Every day, Wall Street analysts upgrade some stocks, downgrade others, and "initiate coverage" on a few more. But do these analysts even know what they're talking about? Today, we're taking one high-profile Wall Street pick and putting it under the microscope...
The stock market is a fickle beast.
Once upon a time (actually, just last year), Apple (NASDAQ:AAPL) won the race to become America's first trillion-dollar company. It's lost that honor since, and currently has at a market capitalization of less than $850 billion. However, investors may still entertain hopes of seeing Apple hit 13 figures again.
This morning, Evercore ISI explained how that might happen.
How Apple shares can move higher
Getting back to a trillion won't be easy. It won't happen in a day. Both revenue and units sold of Apple's marquee product -- the iPhone -- remain "muted," says Evercore. But as the analyst explains, "[W]e see several catalysts that should enable the stock to grind higher from current levels." (How much higher? To be precise, Evercore is looking for a rise to $205 per share within a year, which would add 12% to Apple's market cap, putting it at about $950 billion -- which isn't technically a trillion, but close enough for government work, as the saying goes.)
One of the catalysts that Evercore is counting on will be the iPhone itself. Evercore believes that Apple will "launch" a 5G-capable iPhone toward the end of its fiscal 2020, which should lift both unit sales and revenue. In the meantime, Evercore also sees "easing commodity costs and better leverage" helping to grow the gross margin on the iPhones the company does manage to sell this year.
iPhones aside, though, Evercore also believes that the Apple "narrative" needs to shift "toward services and a higher mix of recurring revenue for AAPL."
How services can help Apple
Now, at first glance this might seem a tough row to hoe. As my fellow Fool.com contributor Ashraf Eassa pointed out last year, 87% of all profits earned by all smartphone makers around the world go to Apple, which is why the iPhone is so key to the business. Tech analysts estimate that the iPhone 8 earns the company a gross margin of 59%, while the iPhone X and iPhone XS Max have a gross margin of 64%. Other, non-iPhone "hardware sales," says the analyst, have even better margins.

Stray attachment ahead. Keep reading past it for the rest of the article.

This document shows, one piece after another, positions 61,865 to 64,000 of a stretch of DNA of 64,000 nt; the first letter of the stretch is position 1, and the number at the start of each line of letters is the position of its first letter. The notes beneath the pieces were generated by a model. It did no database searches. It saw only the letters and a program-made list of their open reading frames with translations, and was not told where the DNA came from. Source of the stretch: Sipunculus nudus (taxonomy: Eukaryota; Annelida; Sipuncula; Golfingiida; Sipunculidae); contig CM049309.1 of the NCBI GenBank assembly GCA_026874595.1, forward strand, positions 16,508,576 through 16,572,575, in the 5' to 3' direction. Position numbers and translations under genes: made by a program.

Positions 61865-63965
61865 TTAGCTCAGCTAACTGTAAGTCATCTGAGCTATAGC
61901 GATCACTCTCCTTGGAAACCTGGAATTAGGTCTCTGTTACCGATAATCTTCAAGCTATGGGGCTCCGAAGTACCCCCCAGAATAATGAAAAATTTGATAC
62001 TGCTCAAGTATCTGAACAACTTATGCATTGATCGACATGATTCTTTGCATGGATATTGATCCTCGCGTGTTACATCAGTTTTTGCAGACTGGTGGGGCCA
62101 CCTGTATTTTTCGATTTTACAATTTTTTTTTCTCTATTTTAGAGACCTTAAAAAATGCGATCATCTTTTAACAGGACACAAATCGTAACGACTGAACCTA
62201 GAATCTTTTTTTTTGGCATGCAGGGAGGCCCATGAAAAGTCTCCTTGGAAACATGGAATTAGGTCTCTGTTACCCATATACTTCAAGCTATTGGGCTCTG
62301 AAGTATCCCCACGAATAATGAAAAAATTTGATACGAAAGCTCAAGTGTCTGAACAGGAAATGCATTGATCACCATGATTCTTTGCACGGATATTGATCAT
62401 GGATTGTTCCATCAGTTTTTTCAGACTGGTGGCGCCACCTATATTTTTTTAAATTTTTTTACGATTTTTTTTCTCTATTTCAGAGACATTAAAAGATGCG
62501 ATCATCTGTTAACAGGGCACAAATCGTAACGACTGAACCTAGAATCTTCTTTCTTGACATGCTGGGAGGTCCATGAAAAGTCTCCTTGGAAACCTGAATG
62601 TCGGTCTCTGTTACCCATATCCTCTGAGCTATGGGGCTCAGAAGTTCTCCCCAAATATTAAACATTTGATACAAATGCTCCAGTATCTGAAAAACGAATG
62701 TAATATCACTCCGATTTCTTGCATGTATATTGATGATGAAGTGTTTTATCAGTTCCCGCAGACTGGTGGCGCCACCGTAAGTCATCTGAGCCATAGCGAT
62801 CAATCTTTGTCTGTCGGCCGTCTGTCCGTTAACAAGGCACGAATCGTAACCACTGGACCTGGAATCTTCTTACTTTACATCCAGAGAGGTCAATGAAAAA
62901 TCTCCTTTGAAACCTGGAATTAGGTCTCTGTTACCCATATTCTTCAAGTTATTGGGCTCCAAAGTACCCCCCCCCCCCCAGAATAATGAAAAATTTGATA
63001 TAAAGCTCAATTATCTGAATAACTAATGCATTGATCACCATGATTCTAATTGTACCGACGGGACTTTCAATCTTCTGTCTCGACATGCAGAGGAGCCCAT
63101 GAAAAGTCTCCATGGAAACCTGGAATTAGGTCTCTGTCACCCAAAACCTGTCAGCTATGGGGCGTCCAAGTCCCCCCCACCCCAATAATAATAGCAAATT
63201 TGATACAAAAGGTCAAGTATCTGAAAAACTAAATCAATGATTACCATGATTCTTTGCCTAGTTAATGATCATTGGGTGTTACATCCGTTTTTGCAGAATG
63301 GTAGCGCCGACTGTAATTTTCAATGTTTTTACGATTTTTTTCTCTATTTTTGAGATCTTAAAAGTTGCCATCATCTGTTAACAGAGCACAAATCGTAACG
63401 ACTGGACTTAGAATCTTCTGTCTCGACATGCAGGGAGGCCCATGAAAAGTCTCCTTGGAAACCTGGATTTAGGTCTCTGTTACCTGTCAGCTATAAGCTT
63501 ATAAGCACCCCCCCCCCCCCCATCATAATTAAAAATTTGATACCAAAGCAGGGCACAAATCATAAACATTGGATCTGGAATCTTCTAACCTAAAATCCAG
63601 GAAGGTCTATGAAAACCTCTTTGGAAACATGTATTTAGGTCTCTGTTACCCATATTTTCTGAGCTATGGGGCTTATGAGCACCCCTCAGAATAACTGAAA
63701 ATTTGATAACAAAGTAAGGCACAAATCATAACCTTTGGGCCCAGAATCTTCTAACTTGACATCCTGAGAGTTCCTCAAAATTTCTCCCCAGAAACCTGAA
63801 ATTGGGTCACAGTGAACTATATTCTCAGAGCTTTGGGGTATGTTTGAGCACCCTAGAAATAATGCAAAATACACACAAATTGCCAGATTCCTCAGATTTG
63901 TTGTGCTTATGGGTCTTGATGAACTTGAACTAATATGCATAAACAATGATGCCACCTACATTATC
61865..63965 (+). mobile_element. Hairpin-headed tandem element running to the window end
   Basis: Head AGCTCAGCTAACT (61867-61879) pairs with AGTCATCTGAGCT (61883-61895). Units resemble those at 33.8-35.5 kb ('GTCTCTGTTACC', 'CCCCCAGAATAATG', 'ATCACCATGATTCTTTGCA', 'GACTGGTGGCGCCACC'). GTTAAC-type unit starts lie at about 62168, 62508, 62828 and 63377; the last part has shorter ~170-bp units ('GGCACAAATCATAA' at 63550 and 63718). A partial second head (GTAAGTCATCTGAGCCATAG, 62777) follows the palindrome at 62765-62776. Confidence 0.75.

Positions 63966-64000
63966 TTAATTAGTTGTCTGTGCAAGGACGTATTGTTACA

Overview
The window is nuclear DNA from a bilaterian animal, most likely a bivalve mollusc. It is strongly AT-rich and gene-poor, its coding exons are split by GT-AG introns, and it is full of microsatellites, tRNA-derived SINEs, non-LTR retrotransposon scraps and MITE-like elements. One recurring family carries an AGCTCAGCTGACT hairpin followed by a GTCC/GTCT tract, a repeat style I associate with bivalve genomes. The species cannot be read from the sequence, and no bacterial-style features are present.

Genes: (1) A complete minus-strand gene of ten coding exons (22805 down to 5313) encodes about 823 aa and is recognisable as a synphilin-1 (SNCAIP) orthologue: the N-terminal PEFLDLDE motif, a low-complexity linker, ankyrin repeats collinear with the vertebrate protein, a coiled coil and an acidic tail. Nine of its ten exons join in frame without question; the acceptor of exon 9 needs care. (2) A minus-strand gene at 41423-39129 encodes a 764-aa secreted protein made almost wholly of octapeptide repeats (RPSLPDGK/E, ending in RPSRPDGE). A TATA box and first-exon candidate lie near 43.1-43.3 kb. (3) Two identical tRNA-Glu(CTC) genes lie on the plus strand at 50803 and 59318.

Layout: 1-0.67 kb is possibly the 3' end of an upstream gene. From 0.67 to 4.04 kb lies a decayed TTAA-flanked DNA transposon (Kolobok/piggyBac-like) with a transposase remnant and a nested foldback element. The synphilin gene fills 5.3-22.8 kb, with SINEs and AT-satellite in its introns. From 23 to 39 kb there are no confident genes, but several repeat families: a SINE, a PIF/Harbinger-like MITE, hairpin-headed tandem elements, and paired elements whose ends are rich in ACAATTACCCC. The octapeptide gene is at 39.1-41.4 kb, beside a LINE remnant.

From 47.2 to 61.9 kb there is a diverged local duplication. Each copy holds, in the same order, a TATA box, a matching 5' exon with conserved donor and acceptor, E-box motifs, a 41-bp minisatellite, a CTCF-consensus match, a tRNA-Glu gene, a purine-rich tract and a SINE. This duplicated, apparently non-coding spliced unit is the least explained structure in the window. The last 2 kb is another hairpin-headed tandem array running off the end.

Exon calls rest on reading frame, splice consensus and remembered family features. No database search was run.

And yet, Apple's services margin isn't too shabby, either. In Apple's 2018 financial report, for example, the company let on that it generated $37 billion from services, and earned 60% gross margin on those sales -- very close to flagship-phone levels of profit.
Evercore notes that Apple is currently growing its services revenue at a double-digit clip "with potential acceleration given new revenue streams" (such as Apple News+, which racked up 200,000 subscribers in its first week).
Rounding out Evercore's list of potential catalysts to drive the stock higher is the analyst's belief that Apple's ongoing share buyback program "enables 2-4% share reduction." Because fewer shares means more profit per share, buybacks should improve the rate at which the company's profits would otherwise grow, and presumably translate into a higher stock price.
What it means to investors
I'm inclined to agree. Like Evercore, I see a path forward for Apple climbing to a higher stock price than it fetches now. Maybe not $205, precisely, but almost certainly more than the current $183 and change. Here's why.
With $57.2 billion in trailing earnings, $59.8 billion in trailing free cash flow, a $842 billion market cap, and $80 billion in short-term cash helping to offset $90 billion in long-term debt, Apple's enterprise value today is about $852 billion. Valued on GAAP earnings, the shares trade for a 14.9 multiple. Valued on free cash flow (which I prefer), the stock's even cheaper at a 14.2 multiple.
Now, most analysts who follow Apple stock agree the company could grow its profits at about 13% annually over the next five years. Add in a modest 1.7% dividend yield, and you're looking at a 14.7% annual return on the stock -- very close to the "right" price when you value Apple on earnings, and even a bit of a discount relative to its enterprise value.
Seems to me a company raking 87% of the smartphone industry's profits should probably fetch a bit of a premium to fair value, though -- and certainly not a discount. Simple math, therefore, tells me that Evercore is right, and Apple stock should "grind higher" from here.